Newton MessagePad 130 (1996)

The Newton MessagePad 130 was the fifth and final 100-series device in the MessagePad lineup. It featured a 20 MHz ARM 610 processor, 8 MB of ROM, and 2.5 MB of RAM. It had infrared-beaming capabilities for wireless file sharing. Its display was a 320×240 pressure-sensitive, backlit monochrome display that used an included telescoping stylus that was stored in the Newton’s case.

The Newton was among the world’s first Personal Digital Assistants (PDAs), a term that was created to describe the Newton. The MessagePad 130 was similar to the MessagePad 120, but added a backlit textured display, more RAM, and it ran the Newton 2.0 operating system. The texture on the screen was meant to simulate paper, however, this well-used example reveals that the texture wore off with use.

The MessagePad 130 could be powered by 4 AA batteries or an AC adapter. The batteries were easily accessed on the lower-back side of the device.

Like other Newton models, the case color was dark greenish-gray. It weighed just under 1 pound (0.45 kg) and measured 8 inches high x 4 inches wide x 1.18 inches deep. This model used a built-in hinged cover to protect the screen when not in use. The stylus used a spring-loaded telescoping design and slid into the case in the upper-right corner.

Sources: Everymac, Wikipedia

Newton Press box (1995)

Newton Press was a software application for the Newton, Apple’s handheld Personal Digital Assistant. On a two-page MessagePad Accessories sheet, Newton Press is described:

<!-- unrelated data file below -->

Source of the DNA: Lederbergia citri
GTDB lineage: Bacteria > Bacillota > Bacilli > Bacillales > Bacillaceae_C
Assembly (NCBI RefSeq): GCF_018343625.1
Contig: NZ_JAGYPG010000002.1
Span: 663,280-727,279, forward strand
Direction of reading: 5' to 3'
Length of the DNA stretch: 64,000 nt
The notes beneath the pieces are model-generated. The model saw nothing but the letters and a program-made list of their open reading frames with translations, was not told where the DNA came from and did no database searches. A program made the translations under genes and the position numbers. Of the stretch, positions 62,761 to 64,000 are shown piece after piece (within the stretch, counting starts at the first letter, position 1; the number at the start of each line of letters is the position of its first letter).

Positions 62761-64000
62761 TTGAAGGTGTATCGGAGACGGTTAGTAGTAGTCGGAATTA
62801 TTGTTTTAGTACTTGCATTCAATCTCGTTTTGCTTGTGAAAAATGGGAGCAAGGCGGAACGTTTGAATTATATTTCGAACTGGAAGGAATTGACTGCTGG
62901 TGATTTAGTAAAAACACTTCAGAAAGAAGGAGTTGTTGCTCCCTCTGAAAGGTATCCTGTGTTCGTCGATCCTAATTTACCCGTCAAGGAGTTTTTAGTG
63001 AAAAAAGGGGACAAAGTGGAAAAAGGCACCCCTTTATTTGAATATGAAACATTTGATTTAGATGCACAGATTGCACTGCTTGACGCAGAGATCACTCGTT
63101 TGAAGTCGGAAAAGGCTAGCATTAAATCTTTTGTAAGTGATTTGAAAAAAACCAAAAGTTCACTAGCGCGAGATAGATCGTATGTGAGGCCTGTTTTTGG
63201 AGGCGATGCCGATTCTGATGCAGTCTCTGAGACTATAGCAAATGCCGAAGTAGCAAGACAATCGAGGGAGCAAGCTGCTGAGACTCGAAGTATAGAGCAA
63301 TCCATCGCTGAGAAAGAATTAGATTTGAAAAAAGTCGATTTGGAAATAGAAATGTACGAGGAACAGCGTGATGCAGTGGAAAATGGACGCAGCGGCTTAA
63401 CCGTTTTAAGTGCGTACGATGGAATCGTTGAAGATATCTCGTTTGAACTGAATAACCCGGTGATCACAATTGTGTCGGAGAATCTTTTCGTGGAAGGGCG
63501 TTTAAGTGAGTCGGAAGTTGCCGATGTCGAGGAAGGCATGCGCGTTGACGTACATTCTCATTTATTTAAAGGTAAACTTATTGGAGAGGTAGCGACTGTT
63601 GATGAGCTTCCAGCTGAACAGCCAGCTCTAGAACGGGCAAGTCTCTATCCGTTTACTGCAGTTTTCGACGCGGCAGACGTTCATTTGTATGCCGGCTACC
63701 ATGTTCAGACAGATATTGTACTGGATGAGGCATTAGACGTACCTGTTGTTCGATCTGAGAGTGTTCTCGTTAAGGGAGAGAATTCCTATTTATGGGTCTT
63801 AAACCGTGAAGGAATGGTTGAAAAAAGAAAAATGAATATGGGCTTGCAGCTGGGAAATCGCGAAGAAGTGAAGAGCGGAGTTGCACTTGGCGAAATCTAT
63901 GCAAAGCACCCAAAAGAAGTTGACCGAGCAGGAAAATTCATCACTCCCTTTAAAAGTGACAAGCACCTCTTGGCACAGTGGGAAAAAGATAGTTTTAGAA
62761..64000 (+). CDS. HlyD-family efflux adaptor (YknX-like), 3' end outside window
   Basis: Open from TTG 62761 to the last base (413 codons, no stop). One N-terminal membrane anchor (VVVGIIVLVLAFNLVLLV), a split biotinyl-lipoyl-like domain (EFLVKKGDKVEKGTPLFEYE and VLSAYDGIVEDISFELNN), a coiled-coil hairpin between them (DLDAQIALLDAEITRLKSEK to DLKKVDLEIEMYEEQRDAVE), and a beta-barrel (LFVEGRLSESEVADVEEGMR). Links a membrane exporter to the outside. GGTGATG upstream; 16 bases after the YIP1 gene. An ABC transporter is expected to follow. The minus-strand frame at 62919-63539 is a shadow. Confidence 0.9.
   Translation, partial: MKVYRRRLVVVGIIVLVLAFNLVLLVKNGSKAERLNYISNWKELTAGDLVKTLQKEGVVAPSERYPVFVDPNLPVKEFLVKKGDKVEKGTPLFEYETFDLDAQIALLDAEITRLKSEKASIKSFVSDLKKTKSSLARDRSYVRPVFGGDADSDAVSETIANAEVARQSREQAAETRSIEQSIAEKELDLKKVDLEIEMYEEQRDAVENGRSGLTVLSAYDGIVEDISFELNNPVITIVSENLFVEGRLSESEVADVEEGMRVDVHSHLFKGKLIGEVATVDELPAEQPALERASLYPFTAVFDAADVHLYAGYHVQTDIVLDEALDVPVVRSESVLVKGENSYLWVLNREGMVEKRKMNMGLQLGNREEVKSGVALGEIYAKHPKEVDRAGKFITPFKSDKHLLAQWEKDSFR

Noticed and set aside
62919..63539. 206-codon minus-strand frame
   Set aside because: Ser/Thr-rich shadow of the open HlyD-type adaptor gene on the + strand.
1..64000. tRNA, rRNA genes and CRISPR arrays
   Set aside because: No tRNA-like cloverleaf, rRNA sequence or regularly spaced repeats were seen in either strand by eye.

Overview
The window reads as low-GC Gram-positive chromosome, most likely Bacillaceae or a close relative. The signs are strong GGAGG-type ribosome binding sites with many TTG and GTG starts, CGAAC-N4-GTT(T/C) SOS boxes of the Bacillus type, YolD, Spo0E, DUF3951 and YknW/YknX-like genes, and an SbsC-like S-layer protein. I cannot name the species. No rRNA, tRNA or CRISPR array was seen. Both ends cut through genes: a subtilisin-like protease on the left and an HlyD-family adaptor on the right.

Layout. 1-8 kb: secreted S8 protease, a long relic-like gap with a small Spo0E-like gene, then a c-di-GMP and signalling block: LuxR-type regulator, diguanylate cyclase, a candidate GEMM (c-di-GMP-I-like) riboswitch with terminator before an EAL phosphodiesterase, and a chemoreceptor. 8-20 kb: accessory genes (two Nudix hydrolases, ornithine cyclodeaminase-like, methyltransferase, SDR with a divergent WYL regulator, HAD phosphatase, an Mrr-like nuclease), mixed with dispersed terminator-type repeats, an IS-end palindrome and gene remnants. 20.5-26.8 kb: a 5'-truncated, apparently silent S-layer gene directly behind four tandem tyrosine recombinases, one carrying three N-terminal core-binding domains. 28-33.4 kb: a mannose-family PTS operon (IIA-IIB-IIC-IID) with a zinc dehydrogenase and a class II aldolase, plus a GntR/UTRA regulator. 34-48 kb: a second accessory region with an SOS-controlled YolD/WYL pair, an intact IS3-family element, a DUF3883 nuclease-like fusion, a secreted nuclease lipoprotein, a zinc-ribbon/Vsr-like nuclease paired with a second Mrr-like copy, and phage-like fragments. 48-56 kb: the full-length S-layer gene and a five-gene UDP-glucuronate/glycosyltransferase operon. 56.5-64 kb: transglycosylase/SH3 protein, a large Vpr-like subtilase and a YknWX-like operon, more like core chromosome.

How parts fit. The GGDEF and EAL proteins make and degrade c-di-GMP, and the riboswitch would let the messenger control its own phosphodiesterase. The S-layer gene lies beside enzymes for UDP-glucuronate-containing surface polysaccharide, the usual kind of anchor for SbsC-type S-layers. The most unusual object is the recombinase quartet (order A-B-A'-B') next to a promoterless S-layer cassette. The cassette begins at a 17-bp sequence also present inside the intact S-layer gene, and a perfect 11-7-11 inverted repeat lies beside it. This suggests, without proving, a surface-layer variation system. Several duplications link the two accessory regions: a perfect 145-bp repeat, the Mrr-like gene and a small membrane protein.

Newton Press
This easy-to-use software allows you to publish electronic documents such as travel itineraries, reference books, or sales charts on your personal computer for viewing and annotating on your MessagePad.

The box states:

“Create documents on your desktop computer, then publish them as Newton books. Drag and drop word processing documents, graphics files, or text created on your personal computer directly to the Newton Press application for simple, one-step creation of Newton electronic reference books. Or use the formatting capabilities to format your books, create tables of contents, establish paragraph links, and more. Anyone with a Newton personal digital assistant (PDA) can view, annotate, fax, or print the books you create.”

This copy of Newton Press is unopened and in its original shrink wrap.

Source: Apple

Newton Connection Kit for Macintosh (1993)

The Newton Connection Kit for Macintosh included Newton Connection software on two 3.5-inch floppy disks, a serial cable, and manuals. The kit connected a Newton personal digital assistant to a Macintosh computer and allowed the Newton to be synchronized with a Macintosh. Users could also transfer files, restore the Newton, and install software onto the Newton. A Newton Connection Kit for Windows was also available.